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Please excuse the noob question - first Pi project.

Basic project components:

  • Raspberry Pi 3
  • touchscreen (preferably 8 inches) with sound.

I am uncertain in making the purchasing decision for the screen: should I get a touchscreen that connects via HDMI or the GPIO pins? Any advantages to either?

  • 3
    I've removed the question about 8" screens since as per the on/off-topic page these aren't allowed -- unfortunately shopping is something you have to do on your own so we do not become an venue for free advertising, etc. – goldilocks Apr 15 '16 at 18:46
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The safest touchscreen would be one that is built for the pi and has in-tree kernel drivers so you do not get stuck having to use a manufacturer's OS image that is likely to fall (or already be) out of date and may cause you other kinds of subsequent grief.

Unfortunately, navigating that realm is problematic because people in the latter category will still (fairly) advertise their screens as "made for the Raspberry Pi". The best thing to do is search around, especially here, for user reports about the screen.

The safest kind of generic screen would use HDMI for the display and a usb connection for the touchscreen input, since these are standardized and should not require any further drivers. However, I'm not sure how many people actually make such things.

In general avoid anything that refers to having to download drivers from somewhere and in particular things that refer to downloading entire OS images. The $20-30 you might save this way will for most people not be worth the hours of headaches and problems it may easily lead to.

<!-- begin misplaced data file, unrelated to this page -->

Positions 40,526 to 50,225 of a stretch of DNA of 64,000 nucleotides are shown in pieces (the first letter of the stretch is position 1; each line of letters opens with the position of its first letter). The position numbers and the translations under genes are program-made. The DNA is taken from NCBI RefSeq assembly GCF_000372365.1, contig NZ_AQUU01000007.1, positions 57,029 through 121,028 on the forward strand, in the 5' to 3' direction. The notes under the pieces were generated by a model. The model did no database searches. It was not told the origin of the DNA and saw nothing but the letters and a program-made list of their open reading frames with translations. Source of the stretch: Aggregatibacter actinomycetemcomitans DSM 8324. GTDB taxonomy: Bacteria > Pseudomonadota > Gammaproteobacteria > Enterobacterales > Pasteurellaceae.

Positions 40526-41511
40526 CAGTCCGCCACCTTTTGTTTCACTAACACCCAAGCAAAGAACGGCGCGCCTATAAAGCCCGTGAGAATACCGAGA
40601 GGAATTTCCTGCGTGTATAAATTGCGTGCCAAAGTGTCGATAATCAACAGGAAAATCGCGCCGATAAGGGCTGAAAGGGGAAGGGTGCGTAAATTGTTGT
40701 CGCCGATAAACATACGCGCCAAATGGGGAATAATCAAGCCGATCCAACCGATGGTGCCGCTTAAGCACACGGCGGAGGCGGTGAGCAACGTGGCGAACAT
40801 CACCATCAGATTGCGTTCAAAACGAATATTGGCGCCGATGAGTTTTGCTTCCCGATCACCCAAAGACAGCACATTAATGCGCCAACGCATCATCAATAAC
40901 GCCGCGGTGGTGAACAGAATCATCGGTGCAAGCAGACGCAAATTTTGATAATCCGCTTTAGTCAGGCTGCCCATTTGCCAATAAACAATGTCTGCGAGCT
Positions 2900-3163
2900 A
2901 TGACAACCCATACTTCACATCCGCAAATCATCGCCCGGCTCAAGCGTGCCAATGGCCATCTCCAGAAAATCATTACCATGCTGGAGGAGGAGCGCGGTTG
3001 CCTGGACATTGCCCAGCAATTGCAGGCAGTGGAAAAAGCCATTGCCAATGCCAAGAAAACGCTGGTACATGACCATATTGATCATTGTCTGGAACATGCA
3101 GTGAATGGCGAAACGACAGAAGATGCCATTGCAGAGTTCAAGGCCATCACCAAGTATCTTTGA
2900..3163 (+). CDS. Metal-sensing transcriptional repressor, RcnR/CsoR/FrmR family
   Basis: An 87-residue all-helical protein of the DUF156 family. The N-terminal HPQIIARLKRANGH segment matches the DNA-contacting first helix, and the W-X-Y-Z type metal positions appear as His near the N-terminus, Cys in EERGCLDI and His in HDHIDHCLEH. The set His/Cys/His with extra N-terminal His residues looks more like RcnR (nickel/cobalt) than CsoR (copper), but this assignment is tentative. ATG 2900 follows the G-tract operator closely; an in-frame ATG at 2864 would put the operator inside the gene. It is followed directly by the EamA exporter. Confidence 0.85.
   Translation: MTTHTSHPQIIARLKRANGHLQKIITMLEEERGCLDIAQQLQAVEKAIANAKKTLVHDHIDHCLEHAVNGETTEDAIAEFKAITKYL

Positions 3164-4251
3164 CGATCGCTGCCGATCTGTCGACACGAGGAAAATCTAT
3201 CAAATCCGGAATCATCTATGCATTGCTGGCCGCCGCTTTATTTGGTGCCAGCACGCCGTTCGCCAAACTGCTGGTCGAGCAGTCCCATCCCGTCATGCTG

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In my opinion, one of the biggest advantages of using HDMI or DVI out is compatibility. Screens sold for the RPi that use a GPIO connector usually ship with a special image, and you're stuck using that image if you want to continue using their screen. Since their drivers are bound to a specific version of the kernel, you are often at their mercy when it comes time to upgrade the RPi's software.

The official screen uses the RPi's DVI output, and then the GPIO just for touch input. Other similar screens are more likely to use the HDMI port + USB. The primary benefit to the official screen is that the connector type is pretty compact.

The last thing that comes to mind is that GPIO controlled screens tend to stay on the small side. The only largeish screen I've seen that connects via GPIO wasn't very responsive when moving objects around the screen.

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4

The Raspberry Pi Foundation sells a 7" touchscreen that connects to the Pi's on board DSI port over a ribbon cable, and connects to the Pi's GPIO pins for power. I would go with this one, as it is officially supported by Raspbian, and it sounds like the drivers are already built in, with support for 10 finger multi-touch. Here is a link. https://www.raspberrypi.org/products/raspberry-pi-touch-display/ This screen does not have built in sound, but that is a small price to pay for the ease of setup and official support.

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